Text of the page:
Wednesday, January 16, 2013

Here's why breast milk is best.

Spanish researchers have traced the bacterial microbiota map in breast milk, which is often the main source of nourishment for newborns. The study has revealed a larger microbial diversity than originally thought: more than 700 species.

The breast milk received from the mother is one of the factors determining how the bacterial flora will develop in the newborn baby. A group of Spanish scientists have now used a technique based on massive DNA sequencing to identify the set of bacteria contained within breast milk called microbiome. Thanks to their study, pre- and postnatal variables influencing the micriobial richness of milk can now be determined.

Colostrum is the first secretion of the mammary glands after giving birth. In some of the samples taken of this liquid, more than 700 species of these microorganisms were found, which is more than originally expected by experts. The results have been published in the American Journal of Clinical Nutrition.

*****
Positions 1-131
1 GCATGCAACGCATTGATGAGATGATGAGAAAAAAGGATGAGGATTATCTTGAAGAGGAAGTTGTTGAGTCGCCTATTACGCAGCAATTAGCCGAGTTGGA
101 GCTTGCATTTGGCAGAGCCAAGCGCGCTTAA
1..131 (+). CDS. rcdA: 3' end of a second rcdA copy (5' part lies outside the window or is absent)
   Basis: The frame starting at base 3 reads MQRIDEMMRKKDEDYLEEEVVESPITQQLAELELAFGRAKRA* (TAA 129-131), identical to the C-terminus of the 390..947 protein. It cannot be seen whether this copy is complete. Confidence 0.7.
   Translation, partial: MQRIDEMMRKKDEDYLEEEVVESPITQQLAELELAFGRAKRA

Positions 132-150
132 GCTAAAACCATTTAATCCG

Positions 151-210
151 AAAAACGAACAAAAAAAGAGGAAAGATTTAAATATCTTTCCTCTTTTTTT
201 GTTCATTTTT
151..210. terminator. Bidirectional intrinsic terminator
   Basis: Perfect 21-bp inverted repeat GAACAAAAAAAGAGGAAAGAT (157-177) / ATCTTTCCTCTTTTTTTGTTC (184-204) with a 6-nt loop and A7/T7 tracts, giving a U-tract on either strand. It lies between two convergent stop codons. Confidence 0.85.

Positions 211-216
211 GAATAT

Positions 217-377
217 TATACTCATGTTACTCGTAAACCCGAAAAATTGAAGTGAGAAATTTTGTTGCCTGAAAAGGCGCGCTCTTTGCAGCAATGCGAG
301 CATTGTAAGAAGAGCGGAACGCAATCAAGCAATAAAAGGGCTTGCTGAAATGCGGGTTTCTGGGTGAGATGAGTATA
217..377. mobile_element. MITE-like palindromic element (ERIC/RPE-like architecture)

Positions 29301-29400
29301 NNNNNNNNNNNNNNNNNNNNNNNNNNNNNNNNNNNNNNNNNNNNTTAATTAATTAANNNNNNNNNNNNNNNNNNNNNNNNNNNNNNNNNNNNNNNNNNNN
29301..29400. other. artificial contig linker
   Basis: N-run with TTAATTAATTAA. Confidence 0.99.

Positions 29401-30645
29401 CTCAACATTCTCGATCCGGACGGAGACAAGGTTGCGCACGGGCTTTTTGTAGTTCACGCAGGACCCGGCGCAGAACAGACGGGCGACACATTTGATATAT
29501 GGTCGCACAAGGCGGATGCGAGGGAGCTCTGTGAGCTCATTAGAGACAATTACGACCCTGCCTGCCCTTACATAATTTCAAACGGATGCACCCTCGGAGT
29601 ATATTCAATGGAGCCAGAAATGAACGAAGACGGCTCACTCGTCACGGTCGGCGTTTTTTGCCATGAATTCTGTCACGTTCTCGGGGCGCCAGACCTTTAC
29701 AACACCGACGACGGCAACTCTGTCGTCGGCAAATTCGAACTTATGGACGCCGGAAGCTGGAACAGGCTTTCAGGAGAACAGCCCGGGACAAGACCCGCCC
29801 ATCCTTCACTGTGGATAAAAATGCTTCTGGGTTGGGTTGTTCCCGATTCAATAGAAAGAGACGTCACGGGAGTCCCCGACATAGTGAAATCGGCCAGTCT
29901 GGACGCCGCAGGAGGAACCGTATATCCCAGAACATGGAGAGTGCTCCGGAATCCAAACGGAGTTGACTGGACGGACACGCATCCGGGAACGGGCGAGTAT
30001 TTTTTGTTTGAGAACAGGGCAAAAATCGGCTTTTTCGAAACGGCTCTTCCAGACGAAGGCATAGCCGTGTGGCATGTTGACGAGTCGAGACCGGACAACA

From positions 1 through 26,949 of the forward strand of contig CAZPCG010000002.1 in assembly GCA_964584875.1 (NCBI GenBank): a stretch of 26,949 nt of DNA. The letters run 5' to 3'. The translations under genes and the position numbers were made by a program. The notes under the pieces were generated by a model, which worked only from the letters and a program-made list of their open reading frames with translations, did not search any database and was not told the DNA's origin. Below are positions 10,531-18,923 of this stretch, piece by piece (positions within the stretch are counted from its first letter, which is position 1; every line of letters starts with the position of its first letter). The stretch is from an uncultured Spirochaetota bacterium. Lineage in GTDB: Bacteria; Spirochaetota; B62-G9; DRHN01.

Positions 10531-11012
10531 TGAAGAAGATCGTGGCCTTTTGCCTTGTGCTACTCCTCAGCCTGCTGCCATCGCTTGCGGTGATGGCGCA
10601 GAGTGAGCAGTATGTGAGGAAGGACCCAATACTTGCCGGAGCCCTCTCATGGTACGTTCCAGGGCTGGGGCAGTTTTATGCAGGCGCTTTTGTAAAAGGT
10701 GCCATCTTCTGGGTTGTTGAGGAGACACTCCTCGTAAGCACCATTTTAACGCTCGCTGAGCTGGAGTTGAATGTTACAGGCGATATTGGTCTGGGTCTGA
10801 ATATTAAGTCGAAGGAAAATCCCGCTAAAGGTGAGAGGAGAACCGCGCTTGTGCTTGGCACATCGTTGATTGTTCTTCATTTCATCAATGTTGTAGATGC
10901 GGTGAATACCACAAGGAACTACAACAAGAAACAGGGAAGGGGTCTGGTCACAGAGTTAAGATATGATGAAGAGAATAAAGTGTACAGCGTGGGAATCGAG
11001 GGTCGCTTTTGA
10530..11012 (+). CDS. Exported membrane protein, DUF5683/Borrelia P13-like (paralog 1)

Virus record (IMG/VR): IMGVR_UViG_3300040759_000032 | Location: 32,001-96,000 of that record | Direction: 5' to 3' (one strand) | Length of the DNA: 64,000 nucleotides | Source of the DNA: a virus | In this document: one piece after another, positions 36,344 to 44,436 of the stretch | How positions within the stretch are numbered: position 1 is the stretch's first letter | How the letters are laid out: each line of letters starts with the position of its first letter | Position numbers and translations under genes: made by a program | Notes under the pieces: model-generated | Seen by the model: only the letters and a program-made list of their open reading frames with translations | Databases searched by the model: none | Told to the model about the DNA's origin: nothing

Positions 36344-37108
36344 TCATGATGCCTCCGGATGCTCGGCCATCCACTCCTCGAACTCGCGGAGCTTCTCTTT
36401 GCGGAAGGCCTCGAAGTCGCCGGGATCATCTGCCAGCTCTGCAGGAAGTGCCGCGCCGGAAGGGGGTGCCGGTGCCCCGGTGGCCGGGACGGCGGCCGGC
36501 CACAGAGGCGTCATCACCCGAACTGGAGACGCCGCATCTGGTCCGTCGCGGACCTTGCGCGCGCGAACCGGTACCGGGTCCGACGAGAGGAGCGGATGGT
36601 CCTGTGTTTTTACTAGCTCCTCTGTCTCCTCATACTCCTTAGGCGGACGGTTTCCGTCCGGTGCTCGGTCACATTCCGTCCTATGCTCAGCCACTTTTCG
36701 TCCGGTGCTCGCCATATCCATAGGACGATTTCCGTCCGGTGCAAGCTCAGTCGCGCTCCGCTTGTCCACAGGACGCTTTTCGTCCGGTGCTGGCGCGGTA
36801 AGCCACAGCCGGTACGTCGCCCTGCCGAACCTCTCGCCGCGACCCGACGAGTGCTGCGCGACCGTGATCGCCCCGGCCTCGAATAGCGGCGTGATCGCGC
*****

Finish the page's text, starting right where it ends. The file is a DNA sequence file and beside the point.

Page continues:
The study also reveals that the milk of overweight mothers or those who put on more weight than recommended during pregnancy contains a lesser diversity of species. The type of labor also affects the microbiome within the breast milk: that of mothers who underwent a planned caesarean is different and not as rich in microorganisms as that of mothers who had a vaginal birth. However, when the caesarean is unplanned (intrapartum), milk composition is very similar to that of mothers who have a vaginal birth.

These results suggest that the hormonal state of the mother at the time of labor also plays a role.

Bonnie: As we already know, formula feeding from the beginning puts infant guts at a disadvantage. This is just another example of why nature is so brilliant.

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